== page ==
Hawaii County police say they have launched an investigation into an allegation of voter fraud on the Big Island. In a brief statement sent out at 4:26 p.m. today, Capt. Mitchell Kanehailua of the Criminal Investigation Division said the investigation is based on information provided by the Hawaii County Office of Elections involving elections conducted in 2010. According to Kanehailua’s statement, voter fraud is a class “C” felony. Such crimes carry a maximum sentence of up to five years in prison and a fine of up to $10,000.
County Clerk Jamae Kawauchi, who oversees the county’s Election Division, could not be reached for comment on whether the police investigation is related to a three-day “audit” she conducted of Big Island voter rolls that ended July 23. She issued a statement shortly after 5 p.m. today saying her office would have no comment on the police investigation. The statement referred questions about it to Kanehailua. However, Kanehailua’s earlier statement said “no other details will be released” because the investigation into the matter is ongoing.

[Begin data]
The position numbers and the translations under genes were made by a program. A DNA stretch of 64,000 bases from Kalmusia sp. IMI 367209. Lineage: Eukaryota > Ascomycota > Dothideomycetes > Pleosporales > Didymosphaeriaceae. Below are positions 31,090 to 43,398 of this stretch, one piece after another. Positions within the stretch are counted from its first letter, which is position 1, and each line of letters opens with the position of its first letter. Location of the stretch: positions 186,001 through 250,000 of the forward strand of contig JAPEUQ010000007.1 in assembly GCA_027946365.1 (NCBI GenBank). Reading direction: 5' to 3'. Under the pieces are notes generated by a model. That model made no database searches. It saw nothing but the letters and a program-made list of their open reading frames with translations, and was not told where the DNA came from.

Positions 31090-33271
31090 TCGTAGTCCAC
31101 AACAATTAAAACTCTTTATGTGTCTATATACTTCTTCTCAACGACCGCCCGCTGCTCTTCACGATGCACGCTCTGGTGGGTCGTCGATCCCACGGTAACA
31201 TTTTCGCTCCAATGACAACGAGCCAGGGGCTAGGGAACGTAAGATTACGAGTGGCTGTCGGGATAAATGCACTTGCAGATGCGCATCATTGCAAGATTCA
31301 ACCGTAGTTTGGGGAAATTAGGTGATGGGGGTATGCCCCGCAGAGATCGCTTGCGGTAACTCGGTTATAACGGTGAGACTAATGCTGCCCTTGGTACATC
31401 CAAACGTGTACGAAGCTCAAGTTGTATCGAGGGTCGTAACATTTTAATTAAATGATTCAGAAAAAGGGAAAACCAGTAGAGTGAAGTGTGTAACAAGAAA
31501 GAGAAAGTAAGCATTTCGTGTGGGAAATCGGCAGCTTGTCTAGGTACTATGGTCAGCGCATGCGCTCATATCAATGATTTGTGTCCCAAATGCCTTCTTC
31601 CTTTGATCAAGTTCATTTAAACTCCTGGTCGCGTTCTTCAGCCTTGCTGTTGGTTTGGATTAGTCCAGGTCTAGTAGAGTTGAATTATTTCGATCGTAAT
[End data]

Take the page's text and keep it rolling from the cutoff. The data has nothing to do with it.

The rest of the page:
The July audit became one of several areas of contention between Kawauchi and state elections officials, who said they were not informed of the audit until it was nearly complete. At a press conference a week after the audit, Kawauchi said her review had found that between 50 and 60 people were registered to vote more than once in the 2010 election, and five people had voted twice.